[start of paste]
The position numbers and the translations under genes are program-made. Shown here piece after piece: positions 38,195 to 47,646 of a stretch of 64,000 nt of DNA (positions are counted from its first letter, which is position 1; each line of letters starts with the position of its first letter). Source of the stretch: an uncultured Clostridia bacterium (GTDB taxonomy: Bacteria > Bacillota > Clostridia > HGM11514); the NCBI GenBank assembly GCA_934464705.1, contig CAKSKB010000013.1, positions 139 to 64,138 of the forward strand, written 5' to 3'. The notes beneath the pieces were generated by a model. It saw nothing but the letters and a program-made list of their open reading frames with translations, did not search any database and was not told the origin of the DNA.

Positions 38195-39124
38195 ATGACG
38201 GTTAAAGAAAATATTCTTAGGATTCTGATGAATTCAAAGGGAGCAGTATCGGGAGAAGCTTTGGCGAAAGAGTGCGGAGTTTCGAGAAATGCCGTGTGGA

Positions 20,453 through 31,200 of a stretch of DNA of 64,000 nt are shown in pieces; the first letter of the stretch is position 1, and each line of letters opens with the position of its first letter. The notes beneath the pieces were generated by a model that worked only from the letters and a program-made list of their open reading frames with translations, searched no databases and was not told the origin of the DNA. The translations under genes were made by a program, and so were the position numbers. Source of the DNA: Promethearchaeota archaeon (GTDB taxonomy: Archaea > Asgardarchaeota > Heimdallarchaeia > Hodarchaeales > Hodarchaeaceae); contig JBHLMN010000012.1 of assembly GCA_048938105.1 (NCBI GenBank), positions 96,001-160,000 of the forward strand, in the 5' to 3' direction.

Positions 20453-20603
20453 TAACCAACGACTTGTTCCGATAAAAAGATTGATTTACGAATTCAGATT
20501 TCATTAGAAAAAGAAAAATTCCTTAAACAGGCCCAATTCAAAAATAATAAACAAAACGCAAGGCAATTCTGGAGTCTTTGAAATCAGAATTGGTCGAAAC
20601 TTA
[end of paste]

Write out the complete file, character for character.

The position numbers and the translations under genes are program-made. Shown here piece after piece: positions 38,195 to 47,646 of a stretch of 64,000 nt of DNA (positions are counted from its first letter, which is position 1; each line of letters starts with the position of its first letter). Source of the stretch: an uncultured Clostridia bacterium (GTDB taxonomy: Bacteria > Bacillota > Clostridia > HGM11514); the NCBI GenBank assembly GCA_934464705.1, contig CAKSKB010000013.1, positions 139 to 64,138 of the forward strand, written 5' to 3'. The notes beneath the pieces were generated by a model. It saw nothing but the letters and a program-made list of their open reading frames with translations, did not search any database and was not told the origin of the DNA.

Positions 38195-39124
38195 ATGACG
38201 GTTAAAGAAAATATTCTTAGGATTCTGATGAATTCAAAGGGAGCAGTATCGGGAGAAGCTTTGGCGAAAGAGTGCGGAGTTTCGAGAAATGCCGTGTGGA

Positions 20,453 through 31,200 of a stretch of DNA of 64,000 nt are shown in pieces; the first letter of the stretch is position 1, and each line of letters opens with the position of its first letter. The notes beneath the pieces were generated by a model that worked only from the letters and a program-made list of their open reading frames with translations, searched no databases and was not told the origin of the DNA. The translations under genes were made by a program, and so were the position numbers. Source of the DNA: Promethearchaeota archaeon (GTDB taxonomy: Archaea > Asgardarchaeota > Heimdallarchaeia > Hodarchaeales > Hodarchaeaceae); contig JBHLMN010000012.1 of assembly GCA_048938105.1 (NCBI GenBank), positions 96,001-160,000 of the forward strand, in the 5' to 3' direction.

Positions 20453-20603
20453 TAACCAACGACTTGTTCCGATAAAAAGATTGATTTACGAATTCAGATT
20501 TCATTAGAAAAAGAAAAATTCCTTAAACAGGCCCAATTCAAAAATAATAAACAAAACGCAAGGCAATTCTGGAGTCTTTGAAATCAGAATTGGTCGAAAC
20601 TTA